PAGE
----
False Alerts Lead To Eviction Of Local Legend Cat

Like many stores in the American south, a Home Depot in Bluffton, South Carolina has a resident cat. The cat, named Depot, has lived in the store for 13 years, but now management says he has to go. "Home Depot officials say she's becoming a problem because she sets off the alarms," WTOC reports.

Some of the comments from the locals:

"Depot is too old to be put out of her home....the ONLY home she has ever known!"

"This is where she is use[d] to living. All they would have to do is put her in a[n] office at night time if they are worried about alarms."

"Tripping off the alarm is costly to the company, unfortunately. Unless you know of some way to limit a cat from doing so, they don't really have a choice. They can't have her constantly tripping alarms every night."

"Because there's nothing like being the on-call assistant store manager who gets awakened from a sound sleep by a phone call from the alarm company or the police wanting you to trek down to the store, in any weather, just to do a walk-through, because the cat set off the motion sensors."

"Every home depot down here in Cali seems to have flock of birds living inside of it."

So let's say you are management or an alarm company, what would you suggest in this situation?


This seems like an easy problem to fix without booting the cat.

Motion Sensors with Pet Immunity are common in residential applications, tuned so that masses of <50 pounds do not set off alarms. Granted, those sensors are typically mounted 7' - 10' above the floor in a house, not 18' - 25' above pallet racks in a warehouse.

The point about birds is a good one, but birds typically fly around near the roof deck - not low enough to trip motion sensors focused on ground movement.

I doubt getting rid of the cat ends the circumstance of waking up 'on-call' manager due to false alarms. With many sensors all over that warehouse, the FA rate is still going to be very high due to weather, swinging display decorations, and faulty PIRs.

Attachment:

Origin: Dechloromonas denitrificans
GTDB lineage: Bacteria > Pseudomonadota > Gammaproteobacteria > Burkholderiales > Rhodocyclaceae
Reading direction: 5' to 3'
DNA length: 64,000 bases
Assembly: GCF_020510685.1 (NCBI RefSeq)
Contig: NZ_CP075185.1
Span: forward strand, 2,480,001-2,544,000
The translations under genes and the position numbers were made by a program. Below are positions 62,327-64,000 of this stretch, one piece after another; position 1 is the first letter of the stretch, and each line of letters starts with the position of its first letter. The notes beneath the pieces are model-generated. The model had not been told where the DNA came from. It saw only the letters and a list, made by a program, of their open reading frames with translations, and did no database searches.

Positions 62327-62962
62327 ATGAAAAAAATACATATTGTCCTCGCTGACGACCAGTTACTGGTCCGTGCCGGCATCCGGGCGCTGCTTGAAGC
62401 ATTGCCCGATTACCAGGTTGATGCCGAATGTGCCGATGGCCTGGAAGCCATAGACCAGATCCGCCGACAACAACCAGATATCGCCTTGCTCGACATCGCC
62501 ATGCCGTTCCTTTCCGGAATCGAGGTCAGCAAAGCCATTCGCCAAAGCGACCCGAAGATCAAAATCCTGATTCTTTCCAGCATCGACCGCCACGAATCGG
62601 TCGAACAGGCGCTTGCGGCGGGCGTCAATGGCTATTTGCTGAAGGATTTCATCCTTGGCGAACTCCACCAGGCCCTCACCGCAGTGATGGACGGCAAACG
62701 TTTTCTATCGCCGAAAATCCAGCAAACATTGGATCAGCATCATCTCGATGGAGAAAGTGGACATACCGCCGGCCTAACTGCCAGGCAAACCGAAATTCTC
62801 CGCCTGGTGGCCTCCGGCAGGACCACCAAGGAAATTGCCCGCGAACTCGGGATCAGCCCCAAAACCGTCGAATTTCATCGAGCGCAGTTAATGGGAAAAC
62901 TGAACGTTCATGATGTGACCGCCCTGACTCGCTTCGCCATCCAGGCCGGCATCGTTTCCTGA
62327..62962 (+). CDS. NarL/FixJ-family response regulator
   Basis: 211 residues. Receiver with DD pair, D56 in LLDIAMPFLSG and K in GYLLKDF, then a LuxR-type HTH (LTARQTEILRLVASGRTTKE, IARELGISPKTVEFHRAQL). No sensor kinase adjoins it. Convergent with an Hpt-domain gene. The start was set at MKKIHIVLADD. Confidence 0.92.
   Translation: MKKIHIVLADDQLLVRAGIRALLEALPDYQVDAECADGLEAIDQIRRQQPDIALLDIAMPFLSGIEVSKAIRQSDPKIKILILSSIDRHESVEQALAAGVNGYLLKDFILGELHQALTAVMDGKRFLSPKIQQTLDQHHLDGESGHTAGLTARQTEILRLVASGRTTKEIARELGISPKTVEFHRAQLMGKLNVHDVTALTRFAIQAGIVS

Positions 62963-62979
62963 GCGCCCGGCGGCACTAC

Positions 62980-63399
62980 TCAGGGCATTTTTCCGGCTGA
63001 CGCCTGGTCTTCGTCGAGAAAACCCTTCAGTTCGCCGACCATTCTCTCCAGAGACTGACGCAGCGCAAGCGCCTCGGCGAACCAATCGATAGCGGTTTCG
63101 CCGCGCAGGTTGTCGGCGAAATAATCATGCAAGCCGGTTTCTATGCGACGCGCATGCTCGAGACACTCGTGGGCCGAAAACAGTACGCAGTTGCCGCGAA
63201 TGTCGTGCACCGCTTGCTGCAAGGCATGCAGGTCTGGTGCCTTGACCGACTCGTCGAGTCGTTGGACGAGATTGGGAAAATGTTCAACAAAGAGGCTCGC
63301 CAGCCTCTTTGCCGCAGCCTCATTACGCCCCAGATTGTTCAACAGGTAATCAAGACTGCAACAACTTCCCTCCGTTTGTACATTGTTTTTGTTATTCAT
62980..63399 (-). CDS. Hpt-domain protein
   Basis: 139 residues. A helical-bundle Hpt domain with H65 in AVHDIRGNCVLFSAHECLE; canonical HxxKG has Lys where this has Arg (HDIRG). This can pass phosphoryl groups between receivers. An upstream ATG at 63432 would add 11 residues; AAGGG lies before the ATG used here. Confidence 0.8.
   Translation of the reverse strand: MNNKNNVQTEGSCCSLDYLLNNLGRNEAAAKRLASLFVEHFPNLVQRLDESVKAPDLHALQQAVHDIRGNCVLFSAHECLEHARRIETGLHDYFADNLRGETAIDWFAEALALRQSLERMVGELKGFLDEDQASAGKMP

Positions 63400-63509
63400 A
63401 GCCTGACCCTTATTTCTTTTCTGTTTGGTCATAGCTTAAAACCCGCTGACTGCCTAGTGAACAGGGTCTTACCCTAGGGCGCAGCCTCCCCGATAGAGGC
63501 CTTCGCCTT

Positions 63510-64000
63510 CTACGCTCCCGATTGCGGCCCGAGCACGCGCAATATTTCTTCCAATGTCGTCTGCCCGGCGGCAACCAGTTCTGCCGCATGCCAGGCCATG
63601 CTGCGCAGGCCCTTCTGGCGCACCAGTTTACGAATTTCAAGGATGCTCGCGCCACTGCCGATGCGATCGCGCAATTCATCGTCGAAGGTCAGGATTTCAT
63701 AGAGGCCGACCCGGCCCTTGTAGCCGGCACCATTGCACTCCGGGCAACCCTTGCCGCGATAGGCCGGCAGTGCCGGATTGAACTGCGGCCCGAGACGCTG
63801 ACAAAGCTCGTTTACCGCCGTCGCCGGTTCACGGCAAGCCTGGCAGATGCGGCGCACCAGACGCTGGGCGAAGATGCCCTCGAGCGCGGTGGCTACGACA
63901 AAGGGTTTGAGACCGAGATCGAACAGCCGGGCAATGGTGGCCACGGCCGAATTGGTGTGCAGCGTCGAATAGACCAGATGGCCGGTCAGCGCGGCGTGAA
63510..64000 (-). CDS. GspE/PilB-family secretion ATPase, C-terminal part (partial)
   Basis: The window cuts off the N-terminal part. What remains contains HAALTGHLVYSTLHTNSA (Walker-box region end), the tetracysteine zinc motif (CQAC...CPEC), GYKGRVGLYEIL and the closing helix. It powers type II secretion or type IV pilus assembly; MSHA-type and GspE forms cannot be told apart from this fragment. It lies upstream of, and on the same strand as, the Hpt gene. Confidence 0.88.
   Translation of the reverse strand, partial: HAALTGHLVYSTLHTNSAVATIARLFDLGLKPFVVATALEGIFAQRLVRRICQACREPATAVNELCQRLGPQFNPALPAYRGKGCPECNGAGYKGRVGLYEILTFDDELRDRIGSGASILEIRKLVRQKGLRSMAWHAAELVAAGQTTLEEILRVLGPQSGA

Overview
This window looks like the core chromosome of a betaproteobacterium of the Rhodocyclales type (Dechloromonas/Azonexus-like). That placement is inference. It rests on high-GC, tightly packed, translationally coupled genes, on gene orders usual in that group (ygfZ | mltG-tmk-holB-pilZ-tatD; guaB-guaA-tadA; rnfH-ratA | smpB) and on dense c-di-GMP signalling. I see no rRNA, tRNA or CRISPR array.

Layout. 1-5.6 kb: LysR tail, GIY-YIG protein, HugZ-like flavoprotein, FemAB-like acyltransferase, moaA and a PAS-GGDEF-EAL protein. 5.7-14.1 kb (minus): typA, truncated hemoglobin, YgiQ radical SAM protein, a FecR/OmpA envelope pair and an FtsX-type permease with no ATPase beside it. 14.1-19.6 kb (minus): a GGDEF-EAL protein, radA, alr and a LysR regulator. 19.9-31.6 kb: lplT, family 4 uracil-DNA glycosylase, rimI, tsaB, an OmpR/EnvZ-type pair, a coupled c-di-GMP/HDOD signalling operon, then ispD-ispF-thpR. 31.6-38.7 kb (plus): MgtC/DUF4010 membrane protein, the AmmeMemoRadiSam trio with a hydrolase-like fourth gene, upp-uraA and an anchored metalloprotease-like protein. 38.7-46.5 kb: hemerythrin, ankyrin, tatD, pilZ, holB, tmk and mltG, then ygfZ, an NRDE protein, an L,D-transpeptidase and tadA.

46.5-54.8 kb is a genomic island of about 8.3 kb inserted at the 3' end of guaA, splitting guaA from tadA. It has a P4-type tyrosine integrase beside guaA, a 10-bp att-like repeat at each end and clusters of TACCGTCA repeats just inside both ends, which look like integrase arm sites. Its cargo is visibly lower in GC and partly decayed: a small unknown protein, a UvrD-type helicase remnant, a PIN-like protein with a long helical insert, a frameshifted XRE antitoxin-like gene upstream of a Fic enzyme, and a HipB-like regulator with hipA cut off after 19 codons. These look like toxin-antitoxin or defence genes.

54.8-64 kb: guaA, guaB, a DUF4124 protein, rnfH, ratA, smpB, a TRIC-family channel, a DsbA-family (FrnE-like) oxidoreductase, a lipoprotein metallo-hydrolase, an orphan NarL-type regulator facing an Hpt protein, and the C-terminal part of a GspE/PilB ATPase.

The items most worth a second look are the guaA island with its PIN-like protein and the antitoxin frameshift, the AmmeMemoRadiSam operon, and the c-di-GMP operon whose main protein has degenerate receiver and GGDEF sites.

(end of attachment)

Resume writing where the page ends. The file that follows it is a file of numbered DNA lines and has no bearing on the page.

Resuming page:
Brian,

I agree. Pet Immune detectors would be a good start but does require a little investment depending upon the number of devices needing to be replaced. The other low cost alternative would be to cross zone motion detectors together or another sensor with the motion detetors. Instead of dispatching on one motion being tripped it would be necessary to have two motions to be tripped (within a specified amount of time) before central station dispatchs the authorities.

My experience at Home Depot is that that maintenance and restocking go on all night -- when is the store ever buttoned up and not occupied?

Lose/bypass the motion detectors and use video motion instead. Set the minimum target size to something larger than a cat, like perhaps a wombat.

Set an output from the VMS to the intrusion system, so an alarm still occurs. But now the manager(s) can video verify the alarm from their smart device.

Then again, problems caused by a 13+ year old cat will probably go away pretty soon anyway.

"... problems caused by a 13+ year old cat will probably go away pretty soon anyway."

^ analog upvote for appropriate use of sad kitten photo

analog upvote for legitimate use of the wikipedia reference page for wombats in a discussion thread.

+1

UPDATE: Home Depot corporate office steps in and says cat can stay. I guess that's too bad for that assistant manager who has to wake up in the middle of the night to do walk-throughs.

Hooray! Hooray!

=^^= kitty shaped analog upvote